Safely inside, he slowly exhaled and made his way to the refrigerator for his morning juice. He never took enough of any item for anyone to notice, but instead consumed small portions of several things; one egg, one small bowl of corn flakes, one piece of toast. Then carefully, sixty-seven-year-old Walter washed dried, and returned his plate, saucer, and cup, putting everything back in its original place.
Occasionally the phone rang startling him. Although he used to sit behind a large desk answering calls throughout the day, he had now become accustomed to sleeping under overpasses, across park benches, and in wooded areas. The days of phone calls had been years ago before his retirement. Ringing sounds were now quite foreign to him.
After breakfast, Walter took a shower, leaving not a speck of water to be found. The soft green slightly damp towel was folded neatly back on the rack to dry, his toothbrush was placed into the frayed pocket of his tan London Fog coat. He wanted to shave but stopped himself for fear that his gray facial hairs would undoubtedly be noticed. He settled for a dollop of hair gel. Walter ran his fingers through his thick graying hair, relishing the fact that he still had so much. Leaving the bath, he walked down the hall; according to his watch, it was seven thirty a.m. He had at least seven hours before her return.
The small house was tidy and clean, except for an infrequent toy left lying about and the many books that lay in heaps on tables, bookcases, and floors. There were educational books on common law, child psychology, and the Constitution. There were also hardbound classics, poetry and children’s books. Shuffled amongst the collection was a New King James Bible, and from the looks of the worn leather, he figured it had been opened quite often. Walter had never witnessed so many books, and at times he found himself skimming through the volumes to pass the day. He had wondered at first if the books were for show, but now believed Desiree had read the majority of her collection.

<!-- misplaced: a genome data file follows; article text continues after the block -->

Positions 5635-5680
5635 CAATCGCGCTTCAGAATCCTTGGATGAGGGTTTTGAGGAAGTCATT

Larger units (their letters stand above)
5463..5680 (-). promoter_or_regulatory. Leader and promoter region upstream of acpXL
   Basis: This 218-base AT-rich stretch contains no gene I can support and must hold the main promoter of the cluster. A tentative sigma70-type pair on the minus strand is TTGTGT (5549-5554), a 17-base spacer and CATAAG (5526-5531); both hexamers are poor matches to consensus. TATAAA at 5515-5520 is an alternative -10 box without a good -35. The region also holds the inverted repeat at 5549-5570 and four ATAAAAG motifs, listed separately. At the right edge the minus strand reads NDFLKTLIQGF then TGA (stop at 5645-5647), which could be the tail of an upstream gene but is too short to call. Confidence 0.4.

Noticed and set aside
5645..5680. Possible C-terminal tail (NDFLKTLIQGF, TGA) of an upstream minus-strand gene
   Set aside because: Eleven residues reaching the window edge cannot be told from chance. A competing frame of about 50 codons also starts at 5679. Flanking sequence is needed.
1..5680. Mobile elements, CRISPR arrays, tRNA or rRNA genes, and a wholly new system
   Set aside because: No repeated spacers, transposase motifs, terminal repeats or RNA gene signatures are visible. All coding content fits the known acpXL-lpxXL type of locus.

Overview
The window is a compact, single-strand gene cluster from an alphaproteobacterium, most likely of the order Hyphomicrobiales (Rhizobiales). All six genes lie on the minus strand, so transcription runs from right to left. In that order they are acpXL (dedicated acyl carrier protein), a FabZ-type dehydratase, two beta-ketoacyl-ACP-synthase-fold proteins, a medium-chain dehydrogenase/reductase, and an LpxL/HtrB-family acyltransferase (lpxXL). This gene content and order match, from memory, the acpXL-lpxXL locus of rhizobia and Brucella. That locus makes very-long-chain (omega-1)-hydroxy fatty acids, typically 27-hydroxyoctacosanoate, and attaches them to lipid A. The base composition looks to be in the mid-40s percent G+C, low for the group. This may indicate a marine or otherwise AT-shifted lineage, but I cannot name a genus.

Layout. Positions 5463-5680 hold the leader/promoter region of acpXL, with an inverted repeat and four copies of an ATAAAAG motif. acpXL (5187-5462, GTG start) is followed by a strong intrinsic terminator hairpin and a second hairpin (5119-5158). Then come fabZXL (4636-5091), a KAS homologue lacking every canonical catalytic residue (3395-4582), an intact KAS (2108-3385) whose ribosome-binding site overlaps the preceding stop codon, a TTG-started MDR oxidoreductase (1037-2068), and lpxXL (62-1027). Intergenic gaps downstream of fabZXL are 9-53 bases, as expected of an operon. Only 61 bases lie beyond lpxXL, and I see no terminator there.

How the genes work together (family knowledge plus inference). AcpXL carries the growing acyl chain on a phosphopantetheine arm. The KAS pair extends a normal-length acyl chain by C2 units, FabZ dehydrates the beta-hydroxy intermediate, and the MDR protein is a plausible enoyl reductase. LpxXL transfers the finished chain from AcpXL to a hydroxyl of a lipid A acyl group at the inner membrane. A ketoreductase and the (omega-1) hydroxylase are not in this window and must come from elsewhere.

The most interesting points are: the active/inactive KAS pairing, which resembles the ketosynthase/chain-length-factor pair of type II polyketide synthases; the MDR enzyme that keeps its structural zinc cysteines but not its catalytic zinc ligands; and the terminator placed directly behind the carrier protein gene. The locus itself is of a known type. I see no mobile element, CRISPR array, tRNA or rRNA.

It seemed funny to Walter that after entering her home for only a few weeks, he already felt as if he knew her, although they had never met. There were photographs of her children on the mantle, scented candles, and the usual displays of potted plants. The one thing that had confused Walter was a recent portrait of Desiree, with a dark-haired man who appeared to be her husband. He worried at first that the man in the picture might be a traveling salesman who could abruptly show up and end Walter’s only refuge. Then he found the sympathy cards full of kind remarks about the loss of Desiree’s husband “John.”
Walter didn’t know what the future held for him. He was never one to take handouts and he knew he had to repay this young mother for what she was unknowingly giving to him. Sometimes he did small repair jobs, like fixing the younger child’s rocking chair. The leg had been broken at some point. Walter simply glued it back into place. He had also unclogged the kitchen sink where Desiree carved pumpkins for Halloween. On this cold November morning, he didn’t see anything needing his handy work. So, after resting a bit on the tweed recliner, he drifted off to sleep.